Keep nailing crushed beer cans to the soles of your Nike’s to make tap dancing shoes.
Keep dragging your box of change around the French Quarter dancing fast and bitterly.
Keep telling tourists, “You can’t drink all day if you don’t start in the morning”.
Keep making impromptu stages out of spray painted palettes.
Keep drumming your afro-pick against an empty Heineken bottle as you dance.
Keep smacking a tambourine against the neighbor lady’s bottom.
Neighbor lady, keep salsa dancing, keep smiling in your pretty red hand me down dress. It owes its beauty to you.
Keep old men in tennis-ball-walkers on the mic, shaking their baggy hips, scraping their feet.
New Orleans, keep singing through the hole in your teeth.
Keep your police doubled up atop giant horses, watching us finish warm whiskey from the label.
Keep boasting the pressed and folded garments of security,
The uniform is a brown bag over a beer can.
Keep police relaxed and smiling at Jazz Fest, at Tuba Fats park, joking, smoking with locals.
Keep hipsters on skateboards being pulled by the leash of their pitbull into the darkness at the edge of Frenchman street.
Keep the handicap orbiting around the intersection in a Hoveround, dancing circles for the brass band.
Keep switching trolley track with a hot crow bar, impatient in the sun.
Keep fishing off the side of the levee for catfish, using spark plugs to weigh into the mud.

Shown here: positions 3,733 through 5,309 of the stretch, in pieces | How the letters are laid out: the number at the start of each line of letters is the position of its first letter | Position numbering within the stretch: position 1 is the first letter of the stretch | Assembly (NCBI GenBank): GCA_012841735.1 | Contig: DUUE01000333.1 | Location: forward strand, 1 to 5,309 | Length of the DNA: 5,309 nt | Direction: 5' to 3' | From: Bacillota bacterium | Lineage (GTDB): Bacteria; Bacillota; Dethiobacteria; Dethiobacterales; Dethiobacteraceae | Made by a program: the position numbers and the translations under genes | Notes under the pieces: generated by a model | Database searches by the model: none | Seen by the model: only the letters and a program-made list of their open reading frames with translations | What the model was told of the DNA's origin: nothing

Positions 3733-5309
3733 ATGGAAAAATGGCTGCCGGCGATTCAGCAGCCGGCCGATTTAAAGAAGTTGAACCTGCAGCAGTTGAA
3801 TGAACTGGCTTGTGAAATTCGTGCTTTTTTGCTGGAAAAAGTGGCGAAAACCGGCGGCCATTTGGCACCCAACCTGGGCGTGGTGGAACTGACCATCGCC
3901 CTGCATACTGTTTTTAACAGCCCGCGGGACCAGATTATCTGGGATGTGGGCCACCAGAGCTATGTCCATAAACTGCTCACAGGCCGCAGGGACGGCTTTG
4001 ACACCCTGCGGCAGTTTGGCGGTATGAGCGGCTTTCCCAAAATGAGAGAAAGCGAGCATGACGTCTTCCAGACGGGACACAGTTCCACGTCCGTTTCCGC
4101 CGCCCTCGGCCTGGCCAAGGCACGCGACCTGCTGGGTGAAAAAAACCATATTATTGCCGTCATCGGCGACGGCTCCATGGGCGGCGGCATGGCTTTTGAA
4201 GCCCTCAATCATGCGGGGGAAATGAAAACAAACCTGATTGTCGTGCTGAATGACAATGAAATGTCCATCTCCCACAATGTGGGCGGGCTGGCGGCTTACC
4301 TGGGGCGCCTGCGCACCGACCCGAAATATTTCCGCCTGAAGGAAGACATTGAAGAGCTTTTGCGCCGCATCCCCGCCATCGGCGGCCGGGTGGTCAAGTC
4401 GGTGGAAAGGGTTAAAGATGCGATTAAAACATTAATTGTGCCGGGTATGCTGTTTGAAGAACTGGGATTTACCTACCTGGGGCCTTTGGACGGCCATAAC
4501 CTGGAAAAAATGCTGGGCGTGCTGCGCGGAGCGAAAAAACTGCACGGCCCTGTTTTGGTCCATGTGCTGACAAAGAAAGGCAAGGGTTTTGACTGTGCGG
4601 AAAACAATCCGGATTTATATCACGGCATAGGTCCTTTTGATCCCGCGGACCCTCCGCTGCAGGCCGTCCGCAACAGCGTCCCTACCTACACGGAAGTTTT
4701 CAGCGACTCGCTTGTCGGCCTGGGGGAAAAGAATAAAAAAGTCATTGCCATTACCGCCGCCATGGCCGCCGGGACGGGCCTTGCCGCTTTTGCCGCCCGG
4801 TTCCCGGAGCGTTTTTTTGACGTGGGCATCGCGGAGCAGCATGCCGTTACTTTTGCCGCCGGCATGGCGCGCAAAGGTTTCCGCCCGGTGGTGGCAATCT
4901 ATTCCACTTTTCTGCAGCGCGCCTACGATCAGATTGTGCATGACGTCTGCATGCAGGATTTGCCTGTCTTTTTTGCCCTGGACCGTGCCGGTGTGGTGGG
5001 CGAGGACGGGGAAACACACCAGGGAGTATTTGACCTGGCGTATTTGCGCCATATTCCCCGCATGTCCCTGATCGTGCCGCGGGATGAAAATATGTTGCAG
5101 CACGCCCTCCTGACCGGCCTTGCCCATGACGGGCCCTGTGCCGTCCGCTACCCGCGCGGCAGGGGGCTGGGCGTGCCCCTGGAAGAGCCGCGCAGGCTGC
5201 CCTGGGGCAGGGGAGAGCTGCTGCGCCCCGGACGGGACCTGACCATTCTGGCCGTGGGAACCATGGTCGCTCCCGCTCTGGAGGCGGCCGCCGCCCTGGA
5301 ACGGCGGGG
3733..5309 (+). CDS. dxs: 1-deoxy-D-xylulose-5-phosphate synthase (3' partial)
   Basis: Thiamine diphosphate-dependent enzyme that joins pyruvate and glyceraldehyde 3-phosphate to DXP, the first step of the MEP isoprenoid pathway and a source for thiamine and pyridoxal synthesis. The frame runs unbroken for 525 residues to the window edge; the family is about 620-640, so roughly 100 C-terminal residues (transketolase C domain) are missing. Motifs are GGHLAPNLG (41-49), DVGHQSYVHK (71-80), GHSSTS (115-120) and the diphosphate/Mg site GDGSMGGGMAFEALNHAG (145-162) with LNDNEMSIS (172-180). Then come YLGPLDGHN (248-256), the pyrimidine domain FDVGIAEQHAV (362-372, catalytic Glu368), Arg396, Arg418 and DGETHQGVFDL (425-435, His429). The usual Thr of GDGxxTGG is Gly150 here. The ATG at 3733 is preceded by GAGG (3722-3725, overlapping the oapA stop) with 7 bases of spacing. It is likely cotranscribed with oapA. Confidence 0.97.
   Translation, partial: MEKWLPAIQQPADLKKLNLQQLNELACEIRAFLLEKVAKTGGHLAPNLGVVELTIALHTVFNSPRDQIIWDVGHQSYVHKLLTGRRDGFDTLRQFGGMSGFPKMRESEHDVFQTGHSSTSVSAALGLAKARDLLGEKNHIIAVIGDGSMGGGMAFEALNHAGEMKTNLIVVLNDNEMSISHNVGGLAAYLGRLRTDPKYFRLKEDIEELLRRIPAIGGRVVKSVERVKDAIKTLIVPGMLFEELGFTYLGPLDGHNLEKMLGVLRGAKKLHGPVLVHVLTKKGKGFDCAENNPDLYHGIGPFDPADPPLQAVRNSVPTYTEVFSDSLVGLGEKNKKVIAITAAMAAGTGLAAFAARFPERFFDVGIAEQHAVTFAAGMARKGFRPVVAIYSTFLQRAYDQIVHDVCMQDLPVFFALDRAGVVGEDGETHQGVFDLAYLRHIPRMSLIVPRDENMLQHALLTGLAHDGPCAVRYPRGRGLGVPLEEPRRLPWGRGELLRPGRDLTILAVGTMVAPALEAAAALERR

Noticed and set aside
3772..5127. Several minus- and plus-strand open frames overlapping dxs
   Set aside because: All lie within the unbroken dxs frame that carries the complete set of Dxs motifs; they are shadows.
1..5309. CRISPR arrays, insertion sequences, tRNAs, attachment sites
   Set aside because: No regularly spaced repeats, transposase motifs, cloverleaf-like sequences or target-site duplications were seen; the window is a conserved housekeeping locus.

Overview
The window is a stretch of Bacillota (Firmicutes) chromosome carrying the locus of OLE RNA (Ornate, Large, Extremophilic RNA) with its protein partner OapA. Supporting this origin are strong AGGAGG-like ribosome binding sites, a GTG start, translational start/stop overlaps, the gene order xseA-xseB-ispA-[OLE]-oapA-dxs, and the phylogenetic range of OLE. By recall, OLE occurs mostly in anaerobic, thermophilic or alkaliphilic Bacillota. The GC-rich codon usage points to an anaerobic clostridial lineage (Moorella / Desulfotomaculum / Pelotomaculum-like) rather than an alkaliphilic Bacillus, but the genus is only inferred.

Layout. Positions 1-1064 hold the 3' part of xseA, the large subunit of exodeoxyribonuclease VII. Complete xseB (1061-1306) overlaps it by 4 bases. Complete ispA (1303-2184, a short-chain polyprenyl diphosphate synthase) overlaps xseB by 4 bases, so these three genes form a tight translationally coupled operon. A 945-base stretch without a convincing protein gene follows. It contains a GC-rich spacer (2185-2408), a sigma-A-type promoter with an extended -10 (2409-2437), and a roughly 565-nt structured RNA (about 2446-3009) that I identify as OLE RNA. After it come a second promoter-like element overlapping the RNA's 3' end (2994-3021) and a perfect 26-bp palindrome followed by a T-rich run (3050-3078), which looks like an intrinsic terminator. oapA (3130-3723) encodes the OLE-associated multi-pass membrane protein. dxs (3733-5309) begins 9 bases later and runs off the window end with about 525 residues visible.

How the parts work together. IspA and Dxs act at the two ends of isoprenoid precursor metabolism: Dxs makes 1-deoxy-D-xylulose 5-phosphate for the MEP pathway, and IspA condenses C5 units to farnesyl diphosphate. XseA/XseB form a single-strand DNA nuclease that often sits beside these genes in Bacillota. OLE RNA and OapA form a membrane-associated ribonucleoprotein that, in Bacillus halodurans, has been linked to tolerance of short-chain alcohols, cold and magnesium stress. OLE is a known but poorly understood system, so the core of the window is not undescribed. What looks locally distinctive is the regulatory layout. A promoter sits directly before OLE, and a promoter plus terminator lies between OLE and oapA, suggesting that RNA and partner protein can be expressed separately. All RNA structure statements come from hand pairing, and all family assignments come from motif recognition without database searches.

New Orleans, you keep trying to modernize
And hurricanes keep saying, ‘sit yo’ ass down, my baby,
You are a preserved moment in time,
I can’t just let you go on now.
God wasn’t gon’ make it easy for anybody that carry a torch.’
You are the keeper of an old light
Now kept young and lasting.
If we keep muddy enough
The rags that make up the frayed quilt of America
Can always be scrounged up from your puddles.
So, New Orleans,
Keep playing that ‘Big Fat Woman’.
You won’t always get half of what you put in.
Keep swerving your chrome cruiser bicycles apathetically down the wrong side of the street.
Keep your flowing oaks growing into porches and power lines.
Keep burning early morning torches for 6 a.m. saggy floorboard swing.
Keep your crawfish mountains high on a sheet of plywood, 1000 little red devils.
Keep telling people Tuba Fats blew his horn into the pregnant belly of Glen David Andrews’ mother and the next day Glen David Andrews was born.
New Orleans, keep playing your rusted bazooka,
Like it’s a shiny golden horn.